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WIFM

Recently I met with a Sales Operations VP for one of my clients who was chartered with the task of purchasing a Sales Force Automation (SFA) solution for the sales organization in his company. As he described it to me, the problem was that the enterprise needed to improve the performance of their sales reps because of a “flattening of revenues”. The solution, in their mind, was a software system that would be good at effectively producing territory activity reports and weekly forecasts.

Now my guess is that there are two reactions to this initial description of the situation. The first reaction is most likely, “Hey, that sounds just like what I need for my sales function!” The second reaction, which is more closely linked to my initial reaction is, “Wow, that sounds more like a solution that is making it easy for sales management to produce reports, while putting the burden on the average sales rep.”

Now, I don’t want to offend anyone, but if you were leaning toward the first reaction, I think it would be helpful for you to read on a bit, because you may be about to fall into a trap. Putting in a software system to make reporting easy, under the guise of improving sales rep performance, is usually a recipe for disaster.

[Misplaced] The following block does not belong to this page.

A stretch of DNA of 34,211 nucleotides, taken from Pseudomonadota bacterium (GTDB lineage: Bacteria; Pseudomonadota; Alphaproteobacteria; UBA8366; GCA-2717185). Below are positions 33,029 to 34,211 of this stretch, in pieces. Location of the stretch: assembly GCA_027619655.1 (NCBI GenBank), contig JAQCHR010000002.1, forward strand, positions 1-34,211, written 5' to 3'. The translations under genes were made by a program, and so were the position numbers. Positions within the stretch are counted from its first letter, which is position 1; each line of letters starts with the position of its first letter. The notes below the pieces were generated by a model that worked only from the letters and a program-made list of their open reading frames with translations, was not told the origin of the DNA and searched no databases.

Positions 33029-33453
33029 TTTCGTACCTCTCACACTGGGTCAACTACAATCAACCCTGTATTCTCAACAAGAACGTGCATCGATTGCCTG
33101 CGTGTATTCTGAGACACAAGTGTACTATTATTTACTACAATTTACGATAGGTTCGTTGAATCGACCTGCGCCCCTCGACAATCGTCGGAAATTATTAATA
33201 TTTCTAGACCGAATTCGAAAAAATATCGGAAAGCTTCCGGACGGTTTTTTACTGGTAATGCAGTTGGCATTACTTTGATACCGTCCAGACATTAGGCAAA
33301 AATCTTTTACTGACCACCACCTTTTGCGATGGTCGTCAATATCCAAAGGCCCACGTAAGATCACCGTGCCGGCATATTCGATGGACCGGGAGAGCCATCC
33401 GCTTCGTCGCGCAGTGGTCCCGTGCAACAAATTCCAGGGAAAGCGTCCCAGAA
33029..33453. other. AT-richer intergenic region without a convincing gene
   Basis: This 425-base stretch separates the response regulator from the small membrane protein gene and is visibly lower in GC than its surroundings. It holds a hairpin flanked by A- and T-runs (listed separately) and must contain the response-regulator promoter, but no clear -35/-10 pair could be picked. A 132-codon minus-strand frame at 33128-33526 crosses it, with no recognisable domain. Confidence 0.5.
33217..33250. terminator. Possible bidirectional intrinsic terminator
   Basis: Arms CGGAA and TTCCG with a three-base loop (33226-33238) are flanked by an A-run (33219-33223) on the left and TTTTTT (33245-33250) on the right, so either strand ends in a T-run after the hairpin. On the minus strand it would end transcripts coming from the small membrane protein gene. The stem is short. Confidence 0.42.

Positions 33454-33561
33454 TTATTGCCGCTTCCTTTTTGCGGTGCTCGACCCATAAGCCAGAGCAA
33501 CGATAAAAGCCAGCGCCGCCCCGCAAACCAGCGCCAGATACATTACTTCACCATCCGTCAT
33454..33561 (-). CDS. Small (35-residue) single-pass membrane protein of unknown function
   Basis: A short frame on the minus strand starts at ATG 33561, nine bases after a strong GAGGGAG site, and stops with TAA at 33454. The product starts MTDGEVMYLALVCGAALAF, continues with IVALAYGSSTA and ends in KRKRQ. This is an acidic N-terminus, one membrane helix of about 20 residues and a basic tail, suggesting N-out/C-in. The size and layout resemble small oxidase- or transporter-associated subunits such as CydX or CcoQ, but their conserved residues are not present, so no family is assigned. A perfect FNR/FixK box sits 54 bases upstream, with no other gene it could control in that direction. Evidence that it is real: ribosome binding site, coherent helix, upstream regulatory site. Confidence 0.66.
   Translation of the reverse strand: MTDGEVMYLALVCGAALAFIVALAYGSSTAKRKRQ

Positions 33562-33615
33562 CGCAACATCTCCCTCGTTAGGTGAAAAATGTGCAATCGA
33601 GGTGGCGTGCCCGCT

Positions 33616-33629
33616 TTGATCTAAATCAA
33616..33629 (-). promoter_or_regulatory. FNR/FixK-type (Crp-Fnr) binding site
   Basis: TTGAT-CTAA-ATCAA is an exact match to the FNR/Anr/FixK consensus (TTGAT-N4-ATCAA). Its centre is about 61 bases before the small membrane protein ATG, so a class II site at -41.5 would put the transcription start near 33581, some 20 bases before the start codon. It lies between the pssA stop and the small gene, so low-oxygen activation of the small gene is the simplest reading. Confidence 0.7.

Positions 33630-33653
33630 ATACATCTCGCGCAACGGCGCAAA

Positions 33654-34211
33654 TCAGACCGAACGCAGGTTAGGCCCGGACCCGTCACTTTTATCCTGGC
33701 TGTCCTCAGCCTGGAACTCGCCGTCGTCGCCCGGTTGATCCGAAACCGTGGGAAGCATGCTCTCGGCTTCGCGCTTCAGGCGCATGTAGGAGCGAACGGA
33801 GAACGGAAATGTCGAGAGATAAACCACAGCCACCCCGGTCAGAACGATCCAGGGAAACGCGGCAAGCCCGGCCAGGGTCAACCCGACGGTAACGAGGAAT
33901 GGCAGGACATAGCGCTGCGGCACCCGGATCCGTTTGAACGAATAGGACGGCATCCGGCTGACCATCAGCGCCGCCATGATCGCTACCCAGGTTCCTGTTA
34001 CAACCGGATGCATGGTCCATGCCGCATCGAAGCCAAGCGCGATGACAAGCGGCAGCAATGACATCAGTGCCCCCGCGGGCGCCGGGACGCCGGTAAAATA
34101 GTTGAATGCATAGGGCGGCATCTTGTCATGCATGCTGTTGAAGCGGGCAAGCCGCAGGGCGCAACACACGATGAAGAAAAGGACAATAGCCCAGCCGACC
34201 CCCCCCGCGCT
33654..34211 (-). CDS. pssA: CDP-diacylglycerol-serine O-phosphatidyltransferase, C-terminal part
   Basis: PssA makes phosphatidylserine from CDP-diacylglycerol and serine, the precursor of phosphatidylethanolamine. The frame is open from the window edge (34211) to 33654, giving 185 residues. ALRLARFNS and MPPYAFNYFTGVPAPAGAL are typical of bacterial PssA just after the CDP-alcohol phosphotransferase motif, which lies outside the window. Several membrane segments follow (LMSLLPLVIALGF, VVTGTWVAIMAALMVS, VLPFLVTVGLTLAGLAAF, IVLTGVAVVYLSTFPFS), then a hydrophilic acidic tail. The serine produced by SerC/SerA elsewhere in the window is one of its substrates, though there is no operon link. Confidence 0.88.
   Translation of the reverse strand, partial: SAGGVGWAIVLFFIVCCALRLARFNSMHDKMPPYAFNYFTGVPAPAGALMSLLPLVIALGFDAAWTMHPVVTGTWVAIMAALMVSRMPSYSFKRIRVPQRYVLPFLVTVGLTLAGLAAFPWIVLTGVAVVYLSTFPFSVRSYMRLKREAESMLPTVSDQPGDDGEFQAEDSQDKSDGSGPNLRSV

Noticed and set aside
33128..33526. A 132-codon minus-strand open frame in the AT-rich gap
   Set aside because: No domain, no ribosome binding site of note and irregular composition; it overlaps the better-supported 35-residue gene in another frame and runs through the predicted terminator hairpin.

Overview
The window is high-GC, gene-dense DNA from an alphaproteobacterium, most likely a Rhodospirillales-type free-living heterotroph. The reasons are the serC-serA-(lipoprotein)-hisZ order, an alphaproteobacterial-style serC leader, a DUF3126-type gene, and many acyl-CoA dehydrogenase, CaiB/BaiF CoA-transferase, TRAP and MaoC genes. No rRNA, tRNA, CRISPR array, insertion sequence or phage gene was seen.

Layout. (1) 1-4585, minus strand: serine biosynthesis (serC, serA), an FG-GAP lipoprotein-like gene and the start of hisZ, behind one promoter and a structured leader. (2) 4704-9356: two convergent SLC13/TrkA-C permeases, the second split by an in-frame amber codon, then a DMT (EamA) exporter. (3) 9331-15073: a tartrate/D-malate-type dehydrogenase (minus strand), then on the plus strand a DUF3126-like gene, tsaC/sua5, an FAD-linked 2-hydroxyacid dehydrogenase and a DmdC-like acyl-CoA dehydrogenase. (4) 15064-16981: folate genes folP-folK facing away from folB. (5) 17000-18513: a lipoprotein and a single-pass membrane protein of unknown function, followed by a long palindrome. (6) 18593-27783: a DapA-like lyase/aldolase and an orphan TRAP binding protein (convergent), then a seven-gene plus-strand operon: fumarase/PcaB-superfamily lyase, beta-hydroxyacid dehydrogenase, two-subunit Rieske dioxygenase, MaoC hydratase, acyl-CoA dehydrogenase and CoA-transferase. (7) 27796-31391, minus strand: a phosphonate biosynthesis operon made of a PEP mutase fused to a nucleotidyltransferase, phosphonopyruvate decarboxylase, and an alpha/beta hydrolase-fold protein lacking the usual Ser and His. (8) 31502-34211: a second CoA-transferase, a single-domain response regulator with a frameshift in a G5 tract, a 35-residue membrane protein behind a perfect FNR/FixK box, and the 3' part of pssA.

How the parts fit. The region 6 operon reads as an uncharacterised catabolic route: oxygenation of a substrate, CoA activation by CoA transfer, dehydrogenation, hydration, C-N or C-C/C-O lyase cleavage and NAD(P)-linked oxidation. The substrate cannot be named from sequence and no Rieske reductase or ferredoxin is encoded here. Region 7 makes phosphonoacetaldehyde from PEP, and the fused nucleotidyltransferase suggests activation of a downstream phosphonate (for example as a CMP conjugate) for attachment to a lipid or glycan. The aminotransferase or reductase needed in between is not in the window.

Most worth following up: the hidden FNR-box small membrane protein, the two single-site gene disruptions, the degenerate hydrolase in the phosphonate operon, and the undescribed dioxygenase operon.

OK, so I admit that it is stupid, and cliché, and unoriginal, but the acronym WIFM is what comes to mind when I encounter these situations. You know what it means – what’s in it for me? If there were any laws governing the introduction of SFA software into an organization, the first law would be called WIFM. This is because it is nearly impossible to successfully implement an SFA solution into a sales organization without including a means by which the average sales rep gets a real, solid, honest-to-goodness benefit from using the system. End of story.

But I am going to explain anyway. I have referenced this before, but if you go look at the research by companies like Gartner, or any other analyst firm, you will find study after study that demonstrates that user adoption of SFA systems requires the buy-in of the user (sales person) and the buy-in is contingent upon the individual finding a benefit to the utilization of the software, for themselves – not for their boss or for the company. I have read study after study that lists this issue in the top 10 requirements for success, or the top 7 risk factors, or whatever. My experience with Sales Force Automation says it is The #1 variable to address if you want to be successful. If you want to implement SFA, make sure your sales people see a tangible benefit.

And, furthermore – I’m not done ranting yet – absolutely don’t spin this. Don’t give them a system that carefully satisfies management needs and then try to convince them, with hype and cajoling, that it is good for them too. These are smart people you have hired; please give them more credit than to believe you can put this over on them. They will figure it out and the result will be, according to the undeniable statistics, that they will completely underutilize the software, if use it at all. There goes the ROI out the window.

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